Poetry festival brings communities together at Exeter librariesPosted on 16 Mar 2022
Libraries Unlimited hosts Herstory Festival.
The unfinished fight for women’s rights in the UK is being marked with a festival of poetry and performance across Exeter’s area libraries later this month.
The Herstory Festival brings together poets, activists, librarians, curators and communities on Wednesday 30th March. The event is FREE and can be enjoyed at Exeter library as well as online.
Herstory is a partnership between Poet and the City, the British Library, Newcastle Libraries, and Libraries Unlimited.
Callum Elliott-Archer, Centre Manager for Exeter Library, said: “It’s an absolute joy to be able to welcome people back to a big festival event in our libraries after all the challenges of the pandemic in the past two years. We’re promising electrifying live performance, exhibits, enlivening discussions and a chance for our community to come together to be inspired.”
Three specially commissioned poets – Liv Torc, Shagufta K Iqbal and Fiona Benson – will perform live at the festival.
Liv Torc explores the parallels between the experiences of women during the pandemic and those of their grandmothers and great grandmothers during the First and Second World Wars. She gathered local women’s stories and experiences, asking how local communities have been affected by the pandemic, and what we might learn from our female ancestors whose roles also dramatically changed due to a global crisis. Her performance at the festival will include poetry, song, and a film created using haiku and the photographs of local women’s ancestors.
Shagufta K Iqbal has taken her inspiration from the women Chainmakers who went on strike for fairer pay in 1910. She has worked with Mothers Who Make to bring to life the environment of the chainmakers, how they connected and supported each other during that movement. She has drawn parallels with how it feels to be a freelance artist and mother in today’s world.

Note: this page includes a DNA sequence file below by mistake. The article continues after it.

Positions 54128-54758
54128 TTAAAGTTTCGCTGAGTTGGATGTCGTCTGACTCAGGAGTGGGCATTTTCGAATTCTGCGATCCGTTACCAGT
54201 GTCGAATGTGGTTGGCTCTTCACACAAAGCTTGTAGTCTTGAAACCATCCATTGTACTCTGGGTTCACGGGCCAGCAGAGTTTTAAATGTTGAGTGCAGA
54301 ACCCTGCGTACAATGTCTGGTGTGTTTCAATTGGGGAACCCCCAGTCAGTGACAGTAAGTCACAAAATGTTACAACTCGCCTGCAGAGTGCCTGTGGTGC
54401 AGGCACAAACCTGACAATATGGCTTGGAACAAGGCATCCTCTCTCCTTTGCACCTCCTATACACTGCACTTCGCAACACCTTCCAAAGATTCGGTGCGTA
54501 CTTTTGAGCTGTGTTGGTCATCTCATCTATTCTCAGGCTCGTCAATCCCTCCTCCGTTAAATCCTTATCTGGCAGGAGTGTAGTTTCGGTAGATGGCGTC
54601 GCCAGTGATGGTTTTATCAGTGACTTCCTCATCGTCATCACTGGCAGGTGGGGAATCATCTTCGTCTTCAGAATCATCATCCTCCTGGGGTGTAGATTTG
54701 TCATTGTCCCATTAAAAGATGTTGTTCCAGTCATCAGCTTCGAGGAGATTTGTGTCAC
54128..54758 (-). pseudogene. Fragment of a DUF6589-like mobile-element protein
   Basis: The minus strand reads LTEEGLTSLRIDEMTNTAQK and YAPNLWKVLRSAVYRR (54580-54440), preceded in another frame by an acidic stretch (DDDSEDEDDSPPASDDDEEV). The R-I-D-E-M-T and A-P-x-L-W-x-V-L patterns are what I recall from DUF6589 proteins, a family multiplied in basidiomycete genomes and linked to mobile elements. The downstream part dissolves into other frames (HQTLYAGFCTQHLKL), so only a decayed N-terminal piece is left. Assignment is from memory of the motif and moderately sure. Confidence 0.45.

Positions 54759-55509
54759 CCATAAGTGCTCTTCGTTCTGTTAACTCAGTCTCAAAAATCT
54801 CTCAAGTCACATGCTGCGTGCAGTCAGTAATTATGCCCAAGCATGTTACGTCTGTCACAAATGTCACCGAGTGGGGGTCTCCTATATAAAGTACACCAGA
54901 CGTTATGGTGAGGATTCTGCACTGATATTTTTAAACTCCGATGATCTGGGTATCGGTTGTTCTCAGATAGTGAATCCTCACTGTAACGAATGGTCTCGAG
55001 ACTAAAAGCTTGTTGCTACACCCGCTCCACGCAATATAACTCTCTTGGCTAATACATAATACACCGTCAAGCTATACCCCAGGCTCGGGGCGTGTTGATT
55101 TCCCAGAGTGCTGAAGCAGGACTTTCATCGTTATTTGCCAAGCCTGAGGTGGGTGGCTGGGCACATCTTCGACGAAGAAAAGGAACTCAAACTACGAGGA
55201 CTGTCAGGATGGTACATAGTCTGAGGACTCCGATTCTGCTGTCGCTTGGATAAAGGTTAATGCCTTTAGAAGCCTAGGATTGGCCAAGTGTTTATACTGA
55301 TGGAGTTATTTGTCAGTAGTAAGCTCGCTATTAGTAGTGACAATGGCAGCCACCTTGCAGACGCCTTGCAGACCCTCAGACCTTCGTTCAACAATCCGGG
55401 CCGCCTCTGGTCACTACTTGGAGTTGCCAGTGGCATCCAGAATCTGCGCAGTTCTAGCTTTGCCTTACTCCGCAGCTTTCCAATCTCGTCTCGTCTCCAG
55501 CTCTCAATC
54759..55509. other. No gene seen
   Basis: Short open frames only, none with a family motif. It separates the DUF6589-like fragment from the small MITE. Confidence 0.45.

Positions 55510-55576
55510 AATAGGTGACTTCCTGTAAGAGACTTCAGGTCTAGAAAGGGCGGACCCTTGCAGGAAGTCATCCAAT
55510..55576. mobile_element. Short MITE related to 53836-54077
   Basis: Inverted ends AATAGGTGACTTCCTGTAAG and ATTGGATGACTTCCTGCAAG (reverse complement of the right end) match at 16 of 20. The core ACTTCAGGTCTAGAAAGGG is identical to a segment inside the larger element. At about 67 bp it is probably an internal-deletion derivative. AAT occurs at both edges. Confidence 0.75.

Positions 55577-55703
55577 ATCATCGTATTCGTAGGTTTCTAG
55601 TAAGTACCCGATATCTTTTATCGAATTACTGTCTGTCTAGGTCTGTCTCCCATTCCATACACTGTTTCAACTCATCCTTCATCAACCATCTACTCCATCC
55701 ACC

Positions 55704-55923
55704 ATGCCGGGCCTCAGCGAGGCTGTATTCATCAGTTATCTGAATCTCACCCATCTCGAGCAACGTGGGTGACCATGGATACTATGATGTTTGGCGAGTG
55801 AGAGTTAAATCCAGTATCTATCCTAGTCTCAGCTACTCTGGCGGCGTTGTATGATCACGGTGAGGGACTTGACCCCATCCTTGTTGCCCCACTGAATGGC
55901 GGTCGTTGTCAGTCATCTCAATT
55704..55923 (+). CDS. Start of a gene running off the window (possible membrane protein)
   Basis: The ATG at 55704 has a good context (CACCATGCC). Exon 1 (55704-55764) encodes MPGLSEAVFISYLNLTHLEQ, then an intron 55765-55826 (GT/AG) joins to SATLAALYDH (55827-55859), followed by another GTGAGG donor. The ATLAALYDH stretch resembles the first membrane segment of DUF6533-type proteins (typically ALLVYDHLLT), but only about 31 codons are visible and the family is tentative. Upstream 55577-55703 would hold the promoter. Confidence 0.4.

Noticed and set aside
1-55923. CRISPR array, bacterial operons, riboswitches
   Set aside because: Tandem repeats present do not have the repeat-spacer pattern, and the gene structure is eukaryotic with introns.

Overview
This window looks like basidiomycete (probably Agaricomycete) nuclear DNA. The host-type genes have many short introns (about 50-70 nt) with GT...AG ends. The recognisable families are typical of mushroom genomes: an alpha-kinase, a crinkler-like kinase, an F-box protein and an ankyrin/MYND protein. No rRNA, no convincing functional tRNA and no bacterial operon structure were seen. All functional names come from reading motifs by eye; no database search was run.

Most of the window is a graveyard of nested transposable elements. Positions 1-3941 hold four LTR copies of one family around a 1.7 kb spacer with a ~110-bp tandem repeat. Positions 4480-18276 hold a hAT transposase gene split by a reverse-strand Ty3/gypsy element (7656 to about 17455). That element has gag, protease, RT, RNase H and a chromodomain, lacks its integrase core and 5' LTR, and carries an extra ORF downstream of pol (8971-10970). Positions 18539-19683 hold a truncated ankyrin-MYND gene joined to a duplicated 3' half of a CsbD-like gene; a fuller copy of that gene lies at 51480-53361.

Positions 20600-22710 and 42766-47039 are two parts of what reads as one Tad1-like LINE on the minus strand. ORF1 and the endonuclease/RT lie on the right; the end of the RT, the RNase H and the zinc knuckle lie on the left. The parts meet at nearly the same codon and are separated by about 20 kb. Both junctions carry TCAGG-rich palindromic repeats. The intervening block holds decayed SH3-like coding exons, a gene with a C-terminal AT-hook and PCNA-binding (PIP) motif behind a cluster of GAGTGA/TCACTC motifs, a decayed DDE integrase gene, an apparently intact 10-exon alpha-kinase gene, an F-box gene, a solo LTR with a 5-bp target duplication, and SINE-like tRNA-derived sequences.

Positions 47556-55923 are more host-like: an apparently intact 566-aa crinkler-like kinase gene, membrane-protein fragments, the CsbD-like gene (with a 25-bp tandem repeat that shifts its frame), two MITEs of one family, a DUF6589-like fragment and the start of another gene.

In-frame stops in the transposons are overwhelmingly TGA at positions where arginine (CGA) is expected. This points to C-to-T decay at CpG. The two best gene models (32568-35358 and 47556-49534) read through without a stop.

Inspired by the way food unites and can be a central part of community life, Shagufta will combine her poetry reading with cookery. She has also collaborated with illustrator Sabba Khan to create postcards to share recipes and ideas with the audience.
Fiona Benson has written a series of poems inspired by women’s experiences of fertility, birth control and gynaecological care, exploring taboos around female bodies. One of her poems is a powerful, raw account of a pregnant woman forced to give up her baby for adoption in the 1960s.
She has also written a sequence of poems inspired by the history surrounding gynaecological tools from the Devon & Exeter Medical Heritage Trust who look after a collection of historical medical items. She interviewed a former doctor whose working life began with home deliveries and GP-led maternity units in the 1950s, and spanned the changing practices around contraception. During her investigations, Fiona discovered all sorts of stories, including how forceps were invented during the time of Shakespeare but kept secret in order to make money.
Other festival highlights include an open mic event from Mothers on the Mic – stories, poetry and song performed by local mothers and non-binary parents; a Makaton choir performance, and a Build Your Own Warrior spoken word workshop.
Poet in the City brings together communities through poetry. Lead poet Ruby Baker said: “The Herstory Festival’s theme is care with courage – a poignant and relevant theme for our times. With the focus on women, we’ll look at the journey towards equality and what still needs to be achieved, an issue which affects not just women but every single one of us.”
The Herstory Festival runs from 7 – 10pm on Wednesday 30th March and is free, but anyone wanting to attend in person or online needs to book a ticket here: https://www.poetinthecity.co.uk/Event/herstory-festivals Some elements in the programme will have limited capacity and sign-up sheets will be available at the library on a first come first served basis.